In 1986, Sherwood Eliot Wirt edited Spiritual Awakening: Classic Writings of the 18th Century to Inspire the 20th Century Reader. One chapter excerpted from the writings of Hannah Moore, 1745-1833, includes this thought:
“If we ever look into our hearts at all, we are naturally most inclined to do it when we think we have been acting right. Here inspection gratifies self-love. We have no great difficulty in directing our attention to an object, when that object presents us with pleasing images. But it is a painful effort to compel the mind to turn in on itself, when the view only presents subjects for regret and remorse. This painful duty, however, must be performed, and will be more salutory in proportion as it is less pleasant.”
Miss Moore also wrote,
“Is it not astonishing that we should go on repeating periodically, ‘Try me, O God,’ while we are yet neglecting to try ourselves?”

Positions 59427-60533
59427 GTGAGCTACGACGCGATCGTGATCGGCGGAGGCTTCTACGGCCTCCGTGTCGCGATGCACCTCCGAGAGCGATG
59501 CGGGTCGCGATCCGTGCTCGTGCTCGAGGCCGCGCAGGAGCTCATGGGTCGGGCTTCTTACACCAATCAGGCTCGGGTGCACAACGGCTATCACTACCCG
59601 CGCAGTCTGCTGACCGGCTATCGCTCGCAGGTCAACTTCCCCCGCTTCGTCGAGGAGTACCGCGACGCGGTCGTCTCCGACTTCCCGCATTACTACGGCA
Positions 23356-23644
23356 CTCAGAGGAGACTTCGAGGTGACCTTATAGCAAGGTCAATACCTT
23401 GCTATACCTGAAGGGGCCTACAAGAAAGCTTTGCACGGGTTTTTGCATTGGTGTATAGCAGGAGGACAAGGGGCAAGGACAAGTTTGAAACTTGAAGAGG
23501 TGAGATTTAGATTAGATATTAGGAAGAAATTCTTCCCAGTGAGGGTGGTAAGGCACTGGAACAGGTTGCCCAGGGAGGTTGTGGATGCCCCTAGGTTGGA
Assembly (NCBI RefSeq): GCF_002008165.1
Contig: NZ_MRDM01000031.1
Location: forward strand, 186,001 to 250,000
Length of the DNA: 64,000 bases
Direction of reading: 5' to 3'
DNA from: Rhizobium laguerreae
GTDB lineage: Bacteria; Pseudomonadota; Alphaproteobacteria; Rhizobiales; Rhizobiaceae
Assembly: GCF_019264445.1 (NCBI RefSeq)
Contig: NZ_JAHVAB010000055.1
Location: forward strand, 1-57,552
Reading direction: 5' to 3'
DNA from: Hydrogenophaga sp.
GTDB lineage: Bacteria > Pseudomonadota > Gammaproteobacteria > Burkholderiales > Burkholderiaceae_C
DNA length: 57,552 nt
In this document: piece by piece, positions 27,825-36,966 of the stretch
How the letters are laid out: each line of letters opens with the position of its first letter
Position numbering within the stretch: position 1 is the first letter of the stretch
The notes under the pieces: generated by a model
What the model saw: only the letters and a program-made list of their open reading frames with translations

In his 20th century discussion of The Sovereign God , James Montgomery Boice addresses the instinct for self-protection with regard to such self-inspection:
“But what are we do in regard to God ‘before whom all hearts are open, all desires known’? There is nothing to be done. Nothing can be done.
“We needn’t fear that something within us will rise up to startle God, that some forgotten skeleton will come tumbling out of our closet to expose us…nothing can happen that isn’t already known to God.”